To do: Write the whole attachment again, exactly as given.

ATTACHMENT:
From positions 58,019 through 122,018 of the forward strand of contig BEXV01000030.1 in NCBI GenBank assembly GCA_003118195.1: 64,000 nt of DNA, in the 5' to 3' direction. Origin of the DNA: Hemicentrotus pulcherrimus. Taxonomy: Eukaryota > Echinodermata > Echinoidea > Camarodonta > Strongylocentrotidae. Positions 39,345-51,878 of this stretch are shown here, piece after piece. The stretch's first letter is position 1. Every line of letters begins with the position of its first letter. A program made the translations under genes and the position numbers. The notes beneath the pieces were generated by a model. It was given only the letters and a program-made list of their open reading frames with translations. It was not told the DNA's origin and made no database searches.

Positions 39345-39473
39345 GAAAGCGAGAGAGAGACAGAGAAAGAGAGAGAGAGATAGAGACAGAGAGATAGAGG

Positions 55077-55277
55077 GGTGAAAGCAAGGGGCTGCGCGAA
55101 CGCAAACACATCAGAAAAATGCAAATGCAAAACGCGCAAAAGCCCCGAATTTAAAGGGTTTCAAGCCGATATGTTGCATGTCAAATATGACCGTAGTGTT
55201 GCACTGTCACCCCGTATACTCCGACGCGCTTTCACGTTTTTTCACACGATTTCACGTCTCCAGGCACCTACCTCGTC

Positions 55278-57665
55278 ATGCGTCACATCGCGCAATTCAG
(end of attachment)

From positions 58,019 through 122,018 of the forward strand of contig BEXV01000030.1 in NCBI GenBank assembly GCA_003118195.1: 64,000 nt of DNA, in the 5' to 3' direction. Origin of the DNA: Hemicentrotus pulcherrimus. Taxonomy: Eukaryota > Echinodermata > Echinoidea > Camarodonta > Strongylocentrotidae. Positions 39,345-51,878 of this stretch are shown here, piece after piece. The stretch's first letter is position 1. Every line of letters begins with the position of its first letter. A program made the translations under genes and the position numbers. The notes beneath the pieces were generated by a model. It was given only the letters and a program-made list of their open reading frames with translations. It was not told the DNA's origin and made no database searches.

Positions 39345-39473
39345 GAAAGCGAGAGAGAGACAGAGAAAGAGAGAGAGAGATAGAGACAGAGAGATAGAGG

Positions 55077-55277
55077 GGTGAAAGCAAGGGGCTGCGCGAA
55101 CGCAAACACATCAGAAAAATGCAAATGCAAAACGCGCAAAAGCCCCGAATTTAAAGGGTTTCAAGCCGATATGTTGCATGTCAAATATGACCGTAGTGTT
55201 GCACTGTCACCCCGTATACTCCGACGCGCTTTCACGTTTTTTCACACGATTTCACGTCTCCAGGCACCTACCTCGTC

Positions 55278-57665
55278 ATGCGTCACATCGCGCAATTCAG